The burden of hypertension in PH
Mang Toryo, 56, was a driver, and for over 30 years his colorful jeepney was a familiar presence in the town where he worked and lived. But one morning he did not wake up, and the jeepney was instead driven by a neighbor to rush him to the nearest hospital. The diagnosis, which came too late to save his life, was a heart attack on top of a long-running high blood pressure, also known as uncontrolled hypertension.
His death was a family tragedy and a loss to the community. But what is even more unfortunate is that his story is common in a country where two hypertension-related conditions — heart disease and stroke — are the leading causes of death and illness, and where, per World Health Organization data, 25 percent of adults have high blood pressure. Moreover, poor individuals, like Mang Toryo, are less likely to be able to manage their hypertension. This places them at greater risk of death or permanent disability after a heart attack or stroke than their rich counterparts.
Such inequality is unjust because safe and effective medications for hypertension have been available since the early 1960s. Low-cost preventive measures like exercise and diet changes have likewise been used successfully for a long time. In other words, hypertension is a largely manageable disease that shouldn’t have to lead to death and disability.
What can explain this gap between knowledge, implementation and health outcomes?
Fortunately, the Philippines is the setting for a major new international research project that seeks to answer this question. A team led by Dr. Antonio Dans of the Philippine General Hospital is collaborating with a group of researchers led by Prof. Martin McKee from the London School of Hygiene and Tropical Medicine. This project seeks to better understand the reality of living with high blood pressure for poor Filipinos. People with high blood pressure in some of the poorest areas of the country are being recruited and will be monitored for a year. Researchers will record their experiences of living with high blood pressure, including their encounters with health care providers and their experiences of obtaining and adhering to any prescribed treatments.
Of course, the project is not starting from scratch. We already have some ideas of the challenges that poor individuals face when seeking care for hypertension: Despite the Generics law, the high cost of medicines remains a big impediment, and so does access to outpatient and primary health care facilities. Because hypertension is a chronic disease that requires long-term treatment, most patients are lost to follow up. Importantly, many do not really consider hypertension as necessitating treatment, regarding it as a condition that is “malayo sa bituka (far from the guts).”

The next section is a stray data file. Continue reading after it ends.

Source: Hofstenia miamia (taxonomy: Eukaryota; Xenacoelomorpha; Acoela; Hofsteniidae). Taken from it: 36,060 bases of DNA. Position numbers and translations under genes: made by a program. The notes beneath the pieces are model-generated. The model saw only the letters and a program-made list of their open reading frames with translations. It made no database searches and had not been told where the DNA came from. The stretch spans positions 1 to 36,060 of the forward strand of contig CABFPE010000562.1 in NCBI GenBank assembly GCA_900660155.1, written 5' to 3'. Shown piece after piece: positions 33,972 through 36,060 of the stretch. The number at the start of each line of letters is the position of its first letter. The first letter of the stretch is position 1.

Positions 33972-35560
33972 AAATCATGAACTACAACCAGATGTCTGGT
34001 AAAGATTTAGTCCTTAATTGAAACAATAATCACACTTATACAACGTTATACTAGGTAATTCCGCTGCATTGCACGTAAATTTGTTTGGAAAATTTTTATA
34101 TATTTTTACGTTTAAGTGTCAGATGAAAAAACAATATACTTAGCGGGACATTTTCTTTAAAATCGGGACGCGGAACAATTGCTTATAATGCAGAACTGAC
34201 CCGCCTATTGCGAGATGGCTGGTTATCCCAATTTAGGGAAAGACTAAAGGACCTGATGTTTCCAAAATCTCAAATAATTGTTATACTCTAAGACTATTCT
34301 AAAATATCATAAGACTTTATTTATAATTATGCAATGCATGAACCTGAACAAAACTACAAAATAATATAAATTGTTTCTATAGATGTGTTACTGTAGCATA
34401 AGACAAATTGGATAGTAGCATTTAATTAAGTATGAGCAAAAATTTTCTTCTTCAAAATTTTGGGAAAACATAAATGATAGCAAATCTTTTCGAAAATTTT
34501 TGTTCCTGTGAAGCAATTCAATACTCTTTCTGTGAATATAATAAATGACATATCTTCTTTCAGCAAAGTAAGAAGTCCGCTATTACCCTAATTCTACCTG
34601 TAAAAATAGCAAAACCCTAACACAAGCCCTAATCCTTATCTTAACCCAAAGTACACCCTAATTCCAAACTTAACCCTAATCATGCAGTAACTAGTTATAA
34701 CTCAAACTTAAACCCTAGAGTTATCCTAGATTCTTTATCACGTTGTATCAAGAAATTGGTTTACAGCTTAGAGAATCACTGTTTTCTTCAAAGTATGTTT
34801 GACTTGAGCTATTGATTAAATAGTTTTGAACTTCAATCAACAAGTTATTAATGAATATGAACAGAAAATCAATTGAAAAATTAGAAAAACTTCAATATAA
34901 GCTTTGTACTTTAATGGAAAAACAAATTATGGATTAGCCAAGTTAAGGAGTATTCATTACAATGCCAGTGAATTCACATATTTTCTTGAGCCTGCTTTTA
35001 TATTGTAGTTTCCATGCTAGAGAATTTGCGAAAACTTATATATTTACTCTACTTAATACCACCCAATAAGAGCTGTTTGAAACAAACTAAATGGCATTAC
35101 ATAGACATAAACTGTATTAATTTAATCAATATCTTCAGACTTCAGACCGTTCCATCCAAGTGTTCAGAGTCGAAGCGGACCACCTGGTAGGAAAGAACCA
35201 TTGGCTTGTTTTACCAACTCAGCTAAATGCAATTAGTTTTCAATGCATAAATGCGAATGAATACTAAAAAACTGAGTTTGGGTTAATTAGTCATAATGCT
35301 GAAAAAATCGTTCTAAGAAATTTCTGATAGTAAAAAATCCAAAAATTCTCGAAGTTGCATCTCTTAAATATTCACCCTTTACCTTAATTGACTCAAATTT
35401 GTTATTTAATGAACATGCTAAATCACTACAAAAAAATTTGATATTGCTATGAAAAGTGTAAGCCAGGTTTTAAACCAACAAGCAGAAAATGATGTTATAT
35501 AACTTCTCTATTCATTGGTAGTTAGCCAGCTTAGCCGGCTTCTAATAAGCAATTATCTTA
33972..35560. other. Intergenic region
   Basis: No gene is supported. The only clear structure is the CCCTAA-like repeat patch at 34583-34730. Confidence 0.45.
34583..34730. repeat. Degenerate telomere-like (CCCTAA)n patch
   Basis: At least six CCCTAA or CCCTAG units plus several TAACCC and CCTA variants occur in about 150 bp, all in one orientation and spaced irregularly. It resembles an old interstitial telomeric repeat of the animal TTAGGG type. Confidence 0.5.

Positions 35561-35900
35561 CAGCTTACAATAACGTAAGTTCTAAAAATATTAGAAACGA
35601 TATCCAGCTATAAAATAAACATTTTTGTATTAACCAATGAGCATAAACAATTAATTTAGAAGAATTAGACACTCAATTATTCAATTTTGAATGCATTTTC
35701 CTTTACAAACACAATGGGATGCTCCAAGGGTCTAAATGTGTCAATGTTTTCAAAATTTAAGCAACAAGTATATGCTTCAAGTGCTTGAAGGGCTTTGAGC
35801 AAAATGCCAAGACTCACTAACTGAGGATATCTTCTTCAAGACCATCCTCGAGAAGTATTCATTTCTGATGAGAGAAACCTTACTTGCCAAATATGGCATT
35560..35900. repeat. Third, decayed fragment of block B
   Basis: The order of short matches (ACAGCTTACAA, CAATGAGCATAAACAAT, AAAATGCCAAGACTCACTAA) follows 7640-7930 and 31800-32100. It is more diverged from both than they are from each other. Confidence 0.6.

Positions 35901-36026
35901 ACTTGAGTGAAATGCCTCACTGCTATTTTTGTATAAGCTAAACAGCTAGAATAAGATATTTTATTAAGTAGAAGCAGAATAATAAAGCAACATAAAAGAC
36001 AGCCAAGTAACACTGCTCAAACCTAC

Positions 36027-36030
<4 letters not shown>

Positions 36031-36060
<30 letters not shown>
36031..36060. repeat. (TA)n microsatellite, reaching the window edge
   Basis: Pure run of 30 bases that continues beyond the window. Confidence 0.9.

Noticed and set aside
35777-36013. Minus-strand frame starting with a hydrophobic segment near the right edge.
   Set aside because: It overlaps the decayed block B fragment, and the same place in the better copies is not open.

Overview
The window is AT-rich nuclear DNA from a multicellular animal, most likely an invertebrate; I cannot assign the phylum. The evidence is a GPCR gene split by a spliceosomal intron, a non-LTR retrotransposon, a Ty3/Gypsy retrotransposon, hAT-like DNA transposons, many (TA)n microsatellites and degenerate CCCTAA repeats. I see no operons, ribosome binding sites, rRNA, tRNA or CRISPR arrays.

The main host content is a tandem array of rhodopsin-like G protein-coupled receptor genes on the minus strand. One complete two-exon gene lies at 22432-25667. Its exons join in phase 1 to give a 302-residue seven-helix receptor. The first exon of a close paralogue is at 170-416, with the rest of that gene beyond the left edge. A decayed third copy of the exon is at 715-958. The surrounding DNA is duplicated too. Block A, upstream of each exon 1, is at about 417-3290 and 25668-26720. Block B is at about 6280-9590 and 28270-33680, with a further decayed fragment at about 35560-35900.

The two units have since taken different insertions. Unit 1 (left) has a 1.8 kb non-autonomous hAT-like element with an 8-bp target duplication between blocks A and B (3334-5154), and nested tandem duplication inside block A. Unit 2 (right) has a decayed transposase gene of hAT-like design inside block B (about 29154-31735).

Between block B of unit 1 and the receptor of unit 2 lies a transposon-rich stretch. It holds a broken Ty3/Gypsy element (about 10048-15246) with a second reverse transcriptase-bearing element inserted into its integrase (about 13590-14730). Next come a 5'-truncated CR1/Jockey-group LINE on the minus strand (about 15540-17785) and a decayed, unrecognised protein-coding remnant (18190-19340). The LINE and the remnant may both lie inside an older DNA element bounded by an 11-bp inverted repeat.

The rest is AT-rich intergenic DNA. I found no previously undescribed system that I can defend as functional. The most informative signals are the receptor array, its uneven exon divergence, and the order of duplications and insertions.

The project, however, will strive for a much deeper understanding of how families and individuals deal with such challenges, and any alternative types of care they might seek, by using an ethnographic approach and privileging patient perspectives.
Moreover, on top of the research objectives, the project — funded by the British Wellcome Trust and Newton Fund — also seeks to build capacity in health systems research in the Philippines and ensure that any evidence generated has an impact on health policy in the country. In doing so, the researchers hope to contribute to a robust health research community that is a crucial element in the Department of Health’s longstanding (and rightful) push for universal health care (UHC).
The rationale for this undertaking — and, more broadly, for prioritizing hypertension in research and advocacy — goes beyond health. Internationally, there is now much better recognition of the importance of good health, not just in its own right to prevent unnecessary suffering, but also as a driver of economic growth. Healthy people are more productive, they work for longer hours, and invest in the future. The Philippines’ future economic prospects depend on the good health of its people. But there is clearly much room for improvement, particularly in the management of high blood pressure.
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Gideon Lasco, MD, PhD (incoming faculty, University of the Philippines Diliman-Department of Anthropology) and Benjamin Palafox, MSc (research fellow, London School of Hygiene and Tropical Medicine, University of London) are scholars who engage in health systems research.
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